It depends on what type of medication you are prescribed. There are many different types of anxiety medications, and they all work differently. Generally you can think of anxiety meds in 2 categories:
- Long-term medications are helpful if you feel anxious most days for a significant part of the day. They must be taken every day for several weeks before you feel the full effect.
- Short-term medications are helpful during brief episodes of intense anxiety, such as a panic attack. These medications take effect almost immediately and usually start to wear off within a few hours. They should not be taken daily unless your doctor explicitly recommends it.
Antidepressants (like Prozac or Zoloft) are taken daily and typically take 4 to 6 weeks for people to notice a difference. There are many different types of antidepressants, and they all work a little differently.
Other medications sometimes used to treat anxiety—buspirone, atypical antipsychotics, some antihistamines, and some anticonvulsants—are also taken daily and typically take 4 to 6 weeks for people to notice a difference.
Benzodiazepines (like Xanax) are taken for anxiety and panic attacks as needed. They work rapidly (30-60 minutes) and wear off after several hours. Benzodiazepines can be habit-forming and should not be taken daily.
Some antihistamines can be taken for anxiety and panic in the short term, as needed, and work rapidly. They are typically used in the treatment of allergies. Hydroxyzine (brand name: Vistaril) is the main antihistamine used for anxiety. (Antihistamines are also sometimes taken daily for long-term anxiety.)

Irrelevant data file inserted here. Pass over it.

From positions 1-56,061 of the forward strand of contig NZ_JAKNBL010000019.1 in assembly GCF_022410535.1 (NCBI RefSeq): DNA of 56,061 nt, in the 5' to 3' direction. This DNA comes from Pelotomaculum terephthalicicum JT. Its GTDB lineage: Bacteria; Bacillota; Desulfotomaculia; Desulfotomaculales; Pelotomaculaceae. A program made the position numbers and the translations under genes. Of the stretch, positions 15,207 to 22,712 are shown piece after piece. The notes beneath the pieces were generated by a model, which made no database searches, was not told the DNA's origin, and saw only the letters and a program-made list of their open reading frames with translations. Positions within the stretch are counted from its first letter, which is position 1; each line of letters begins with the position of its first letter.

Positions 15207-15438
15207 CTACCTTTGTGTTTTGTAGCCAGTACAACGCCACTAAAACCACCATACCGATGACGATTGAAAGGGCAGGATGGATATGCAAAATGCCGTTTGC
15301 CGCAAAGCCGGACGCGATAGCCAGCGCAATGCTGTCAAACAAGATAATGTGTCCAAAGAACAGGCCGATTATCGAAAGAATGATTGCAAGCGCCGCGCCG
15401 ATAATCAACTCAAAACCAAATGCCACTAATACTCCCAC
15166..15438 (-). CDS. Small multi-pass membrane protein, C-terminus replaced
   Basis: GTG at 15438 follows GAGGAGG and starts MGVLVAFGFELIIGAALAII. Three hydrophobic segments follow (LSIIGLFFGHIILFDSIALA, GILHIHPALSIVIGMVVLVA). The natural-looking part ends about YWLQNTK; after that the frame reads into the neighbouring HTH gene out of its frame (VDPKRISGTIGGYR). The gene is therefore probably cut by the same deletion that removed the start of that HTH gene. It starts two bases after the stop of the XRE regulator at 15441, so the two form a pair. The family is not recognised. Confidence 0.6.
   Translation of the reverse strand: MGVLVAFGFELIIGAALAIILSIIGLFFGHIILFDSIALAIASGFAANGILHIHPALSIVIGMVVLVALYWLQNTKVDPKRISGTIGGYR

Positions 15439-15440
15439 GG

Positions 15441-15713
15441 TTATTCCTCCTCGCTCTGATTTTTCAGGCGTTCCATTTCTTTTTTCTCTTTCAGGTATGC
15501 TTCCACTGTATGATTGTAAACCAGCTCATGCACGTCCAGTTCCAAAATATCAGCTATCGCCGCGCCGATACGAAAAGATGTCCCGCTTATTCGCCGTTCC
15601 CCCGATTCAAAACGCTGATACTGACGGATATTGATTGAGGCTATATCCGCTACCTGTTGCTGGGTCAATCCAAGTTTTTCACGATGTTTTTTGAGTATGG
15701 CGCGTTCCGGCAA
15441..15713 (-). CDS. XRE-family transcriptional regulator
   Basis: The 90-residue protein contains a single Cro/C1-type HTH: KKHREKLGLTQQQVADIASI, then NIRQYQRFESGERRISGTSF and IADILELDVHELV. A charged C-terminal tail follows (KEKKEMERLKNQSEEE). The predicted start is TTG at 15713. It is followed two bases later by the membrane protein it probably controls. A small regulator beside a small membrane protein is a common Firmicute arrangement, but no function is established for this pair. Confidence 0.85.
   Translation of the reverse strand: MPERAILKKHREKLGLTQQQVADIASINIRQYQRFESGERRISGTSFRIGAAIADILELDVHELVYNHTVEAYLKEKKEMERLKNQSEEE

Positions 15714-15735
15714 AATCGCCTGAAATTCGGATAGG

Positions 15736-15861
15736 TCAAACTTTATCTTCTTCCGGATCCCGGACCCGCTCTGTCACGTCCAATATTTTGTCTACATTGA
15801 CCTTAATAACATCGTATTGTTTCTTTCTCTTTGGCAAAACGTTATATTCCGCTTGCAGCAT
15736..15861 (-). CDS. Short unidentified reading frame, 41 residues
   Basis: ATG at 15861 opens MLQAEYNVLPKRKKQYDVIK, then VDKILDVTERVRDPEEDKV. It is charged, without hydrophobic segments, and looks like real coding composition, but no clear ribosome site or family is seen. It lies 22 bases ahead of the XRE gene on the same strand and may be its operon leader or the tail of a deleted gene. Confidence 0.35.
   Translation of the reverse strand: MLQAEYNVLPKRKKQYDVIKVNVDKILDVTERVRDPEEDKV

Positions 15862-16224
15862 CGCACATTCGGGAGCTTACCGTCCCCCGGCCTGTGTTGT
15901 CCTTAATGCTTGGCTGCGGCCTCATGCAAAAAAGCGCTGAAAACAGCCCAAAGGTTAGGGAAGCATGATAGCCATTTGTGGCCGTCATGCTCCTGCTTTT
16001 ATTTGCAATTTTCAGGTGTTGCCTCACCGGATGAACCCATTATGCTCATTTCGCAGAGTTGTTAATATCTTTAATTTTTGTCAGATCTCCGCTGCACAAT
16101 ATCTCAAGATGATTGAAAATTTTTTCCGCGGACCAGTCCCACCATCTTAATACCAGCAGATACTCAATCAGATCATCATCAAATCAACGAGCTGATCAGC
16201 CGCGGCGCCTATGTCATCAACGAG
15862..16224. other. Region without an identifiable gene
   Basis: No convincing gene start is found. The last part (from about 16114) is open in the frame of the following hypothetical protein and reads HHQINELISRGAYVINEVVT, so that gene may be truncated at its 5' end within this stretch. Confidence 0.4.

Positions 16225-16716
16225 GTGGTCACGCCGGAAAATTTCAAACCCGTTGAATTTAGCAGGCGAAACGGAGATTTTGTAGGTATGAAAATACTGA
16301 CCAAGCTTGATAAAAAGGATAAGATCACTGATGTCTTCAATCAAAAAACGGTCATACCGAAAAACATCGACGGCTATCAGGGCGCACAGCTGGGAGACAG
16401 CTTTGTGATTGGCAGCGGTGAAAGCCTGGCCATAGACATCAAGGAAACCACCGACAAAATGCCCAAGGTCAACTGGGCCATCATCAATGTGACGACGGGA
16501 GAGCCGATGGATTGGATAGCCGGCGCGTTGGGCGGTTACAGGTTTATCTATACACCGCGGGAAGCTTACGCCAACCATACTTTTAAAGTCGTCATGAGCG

Beta-blockers, which treat high blood pressure and heart conditions, have been used to help reduce the physical symptoms of anxiety (like sweating and heart racing). This often tricks the brain into feeling less anxious as well. These medications are taken as-needed for short-term anxiety.
Whatever medication you are prescribed, medications can take time to work, so it’s important to talk through any changes or questions with your doctor.
- (2016). Benzodiazepine use, misuse, and abuse: A review. The Mental Health Clinician 6(3), pp. 120-126. Retrieved from https://www.ncbi.nlm.nih.gov/pmc/articles/PMC6007645/
- Huh et al. (2011). Treatment of Generalized Anxiety Disorder: A Comprehensive Review of the Literature for Psychopharmacologic Alternatives to Newer Antidepressants and Benzodiazepines. The Primary Care Companion for CNS Disorders 13(2). Retrieved from https://www.ncbi.nlm.nih.gov/pmc/articles/PMC3184575/